www://World Wide Wonder


Atlas meets Archimedes through the lens of Asahel Curtis. What an elegant moment of pure wonder from May 1914 at Summit School in Seattle. Think about how that globe has changed in the 100 years since that boy puzzled over its geography and imagined its distances in days and months of travel. Sure, he has been posed by the photographer and the boy at his desk is probably more awkward about having his picture taken than he is skeptical about big questions of science and geopolitics. Still the photo tells a story, like a Norman Rockwell Saturday Evening Post cover or a meme on Instagram, about the way curiosity is learned and great adventures float right in front of us. On his tablet in pencil the boy has likely just imagined himself on a long voyage across an ocean.  I’m going to hit the “Post” button now and this intense, thoughtful study will circle the world faster that the shutter speed of glass plate view camera.

Curtis globe boy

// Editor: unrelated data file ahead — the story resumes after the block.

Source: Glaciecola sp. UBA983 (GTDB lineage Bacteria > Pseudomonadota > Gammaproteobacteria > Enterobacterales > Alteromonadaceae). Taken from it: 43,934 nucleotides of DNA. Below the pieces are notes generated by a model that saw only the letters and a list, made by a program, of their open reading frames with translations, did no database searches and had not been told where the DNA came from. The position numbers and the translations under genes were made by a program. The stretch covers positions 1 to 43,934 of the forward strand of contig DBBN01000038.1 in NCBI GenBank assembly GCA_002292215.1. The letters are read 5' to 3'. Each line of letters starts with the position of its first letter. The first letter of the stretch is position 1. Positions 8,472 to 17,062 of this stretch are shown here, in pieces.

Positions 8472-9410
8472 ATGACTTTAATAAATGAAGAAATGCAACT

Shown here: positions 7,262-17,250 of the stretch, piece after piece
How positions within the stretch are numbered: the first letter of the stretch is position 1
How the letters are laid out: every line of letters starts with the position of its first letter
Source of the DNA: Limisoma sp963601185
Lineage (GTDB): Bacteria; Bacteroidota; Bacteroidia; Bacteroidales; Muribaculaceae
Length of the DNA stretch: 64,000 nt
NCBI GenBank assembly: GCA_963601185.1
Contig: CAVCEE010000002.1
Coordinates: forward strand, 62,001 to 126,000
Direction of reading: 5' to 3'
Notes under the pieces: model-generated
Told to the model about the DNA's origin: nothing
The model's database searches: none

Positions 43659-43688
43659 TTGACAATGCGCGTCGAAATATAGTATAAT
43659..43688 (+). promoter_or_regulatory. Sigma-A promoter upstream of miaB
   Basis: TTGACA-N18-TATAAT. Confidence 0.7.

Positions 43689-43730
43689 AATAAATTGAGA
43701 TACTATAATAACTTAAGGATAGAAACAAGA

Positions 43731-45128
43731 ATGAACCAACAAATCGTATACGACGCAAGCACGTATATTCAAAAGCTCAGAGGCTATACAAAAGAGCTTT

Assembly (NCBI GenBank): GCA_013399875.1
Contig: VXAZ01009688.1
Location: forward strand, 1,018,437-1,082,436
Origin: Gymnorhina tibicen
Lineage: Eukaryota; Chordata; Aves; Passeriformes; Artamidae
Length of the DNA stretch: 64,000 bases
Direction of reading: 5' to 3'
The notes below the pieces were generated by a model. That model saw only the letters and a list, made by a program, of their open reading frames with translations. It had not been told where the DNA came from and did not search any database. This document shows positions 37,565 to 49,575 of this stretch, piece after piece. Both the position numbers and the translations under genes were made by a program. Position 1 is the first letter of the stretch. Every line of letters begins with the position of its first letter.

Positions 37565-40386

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This site is about the way history, in this case of a city and it's surrounds, is remembered or recorded in stories and small bits of memory. It's also about the way images and stories go together, how they inform and enrich each other and how we as thinking people fill in the content between a narrative and a visual document. So here is my city in time past, the way it looked and the people and events that create its character. For more than 20 years I have taught a 5 credit course on the History of Tacoma at the University of Washington Tacoma. With an average of 30 or 40 students a year, each doing a research paper as their primary focus for the course, I have benefited from many paths of inquiry and many researched and assembled stories. Here are some of them in the retelling along with the treasures of photographs and images in the collections of the Washington State Historical Society, Tacoma Public Library, University of Washington Digital Archives, Washington State Archives at the Office of the Secretary of State, Library of Congress, Washington State University, Alaska State Library, and many other archives, libraries and private collections.

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